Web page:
- Your vertigo might be caused by a medication – vertigo can be a side-effect related to certain medications. Some of the most common drug categories that can cause vertigo include blood pressure medications, antidepressants, anticonvulsants, and muscle relaxants. If you suspect that your medication might be contributing to your vertigo, then speak with your medical doctor about the side-effects you’re experiencing and possible alternatives.
To learn more about the connection between head and neck injuries and vertigo download our complimentary e-book HOW TO NATURALLY RELIEVE VERTIGO WITHOUT DRUGS by clicking the image below.
Is Vertigo Relief Possible?
If you live with vertigo, that usually means living with the fear that the next attack might be right around the corner. Vertigo medications and therapies are effective for some, but unfortunately, don’t yield the long-term solution most people are looking for. We’d like to take a moment to introduce you to a natural way of caring for vertigo and its associated conditions that has been helping many people to achieve lasting relief.
Upper cervical chiropractic care is a subspecialty within the chiropractic profession. There are a growing number of case studies that show great promise about the effectiveness of upper cervical care for vertigo patients. The connection (and the reason why we can achieve such positive results) lies in the upper part of the neck where it forms a junction with the base of the skull. This area is called the upper cervical spine and it’s made up of two small vertebrae that protect the brainstem. When it comes to vestibular disorders and vertigo, the brainstem is the main relay station for signals that control your body’s sense of balance. When your senses (your eyesight, arm and leg position, and head position) gather information from your environment, they are sent as signals over nerves to the brainstem which then sorts those signals and tells the body how to respond appropriately to maintain your sense of balance. If one of the vertebrae that protect the brainstem is misaligned, it can interfere with this normal process and lead to the development of vertigo.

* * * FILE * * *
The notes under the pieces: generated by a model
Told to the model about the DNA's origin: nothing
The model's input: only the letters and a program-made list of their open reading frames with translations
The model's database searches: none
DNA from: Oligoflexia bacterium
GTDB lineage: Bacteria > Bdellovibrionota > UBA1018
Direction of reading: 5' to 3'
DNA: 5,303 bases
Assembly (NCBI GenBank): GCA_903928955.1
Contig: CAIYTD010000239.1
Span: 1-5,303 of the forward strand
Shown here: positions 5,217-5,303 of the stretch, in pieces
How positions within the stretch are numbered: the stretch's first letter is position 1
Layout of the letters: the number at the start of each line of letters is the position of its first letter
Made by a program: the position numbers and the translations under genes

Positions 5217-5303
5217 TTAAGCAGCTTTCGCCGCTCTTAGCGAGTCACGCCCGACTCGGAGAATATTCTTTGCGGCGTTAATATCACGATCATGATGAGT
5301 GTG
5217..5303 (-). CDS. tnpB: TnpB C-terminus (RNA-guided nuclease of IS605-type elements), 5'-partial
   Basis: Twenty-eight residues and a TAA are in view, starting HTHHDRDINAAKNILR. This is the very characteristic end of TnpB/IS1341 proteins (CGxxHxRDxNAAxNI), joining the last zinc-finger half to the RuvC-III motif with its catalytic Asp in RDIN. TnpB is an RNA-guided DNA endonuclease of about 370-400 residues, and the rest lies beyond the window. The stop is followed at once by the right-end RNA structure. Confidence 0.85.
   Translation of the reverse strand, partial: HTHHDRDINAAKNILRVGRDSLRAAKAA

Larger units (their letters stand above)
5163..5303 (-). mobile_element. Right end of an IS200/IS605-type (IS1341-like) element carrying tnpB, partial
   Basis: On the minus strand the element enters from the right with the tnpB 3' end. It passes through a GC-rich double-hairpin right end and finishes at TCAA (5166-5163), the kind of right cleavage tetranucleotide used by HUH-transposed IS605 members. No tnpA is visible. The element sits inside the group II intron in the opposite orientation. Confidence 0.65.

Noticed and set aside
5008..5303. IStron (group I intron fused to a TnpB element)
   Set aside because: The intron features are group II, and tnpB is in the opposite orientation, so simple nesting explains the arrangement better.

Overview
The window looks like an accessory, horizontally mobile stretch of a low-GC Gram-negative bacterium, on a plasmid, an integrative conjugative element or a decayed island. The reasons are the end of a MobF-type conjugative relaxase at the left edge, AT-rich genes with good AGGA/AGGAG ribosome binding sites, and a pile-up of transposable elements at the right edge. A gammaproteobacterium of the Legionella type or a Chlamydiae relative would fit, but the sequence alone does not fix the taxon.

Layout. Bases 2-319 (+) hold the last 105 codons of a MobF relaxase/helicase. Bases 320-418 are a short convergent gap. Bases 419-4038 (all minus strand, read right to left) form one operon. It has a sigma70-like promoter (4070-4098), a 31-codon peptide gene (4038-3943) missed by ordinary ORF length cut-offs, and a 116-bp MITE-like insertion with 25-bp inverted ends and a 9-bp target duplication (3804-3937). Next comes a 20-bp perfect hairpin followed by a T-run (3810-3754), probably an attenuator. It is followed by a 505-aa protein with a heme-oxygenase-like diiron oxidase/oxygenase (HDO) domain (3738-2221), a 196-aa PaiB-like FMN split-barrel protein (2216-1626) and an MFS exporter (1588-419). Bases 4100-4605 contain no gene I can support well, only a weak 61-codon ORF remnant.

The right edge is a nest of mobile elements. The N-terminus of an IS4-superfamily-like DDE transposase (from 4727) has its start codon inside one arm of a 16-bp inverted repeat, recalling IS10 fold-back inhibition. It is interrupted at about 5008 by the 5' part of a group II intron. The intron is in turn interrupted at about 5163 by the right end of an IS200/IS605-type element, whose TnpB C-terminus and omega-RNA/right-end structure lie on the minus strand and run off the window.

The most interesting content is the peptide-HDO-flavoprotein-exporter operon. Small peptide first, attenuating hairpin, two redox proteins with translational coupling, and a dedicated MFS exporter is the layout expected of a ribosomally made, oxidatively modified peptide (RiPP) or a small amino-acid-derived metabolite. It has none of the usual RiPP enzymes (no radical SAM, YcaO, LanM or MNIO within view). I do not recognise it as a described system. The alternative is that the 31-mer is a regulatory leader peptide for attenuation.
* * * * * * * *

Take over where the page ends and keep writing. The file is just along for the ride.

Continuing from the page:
Upper cervical chiropractic care gently and precisely realigns the upper cervical spine so that your body’s normal communication system can function as intended. Precise measurements are taken for each patient, allowing us to build the perfect adjustment for every individual under our care. Because adjustments are so specific, they can hold in place for longer periods of time, giving your body the time it needs to heal naturally. If you are living with the anxiety of not knowing when the next vertigo attack may crop up, contact us for more information and to schedule a complimentary consultation to see how we can help.
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If you are outside of the local area you can find an Upper Cervical Doctor near you at www.uppercervicalawareness.com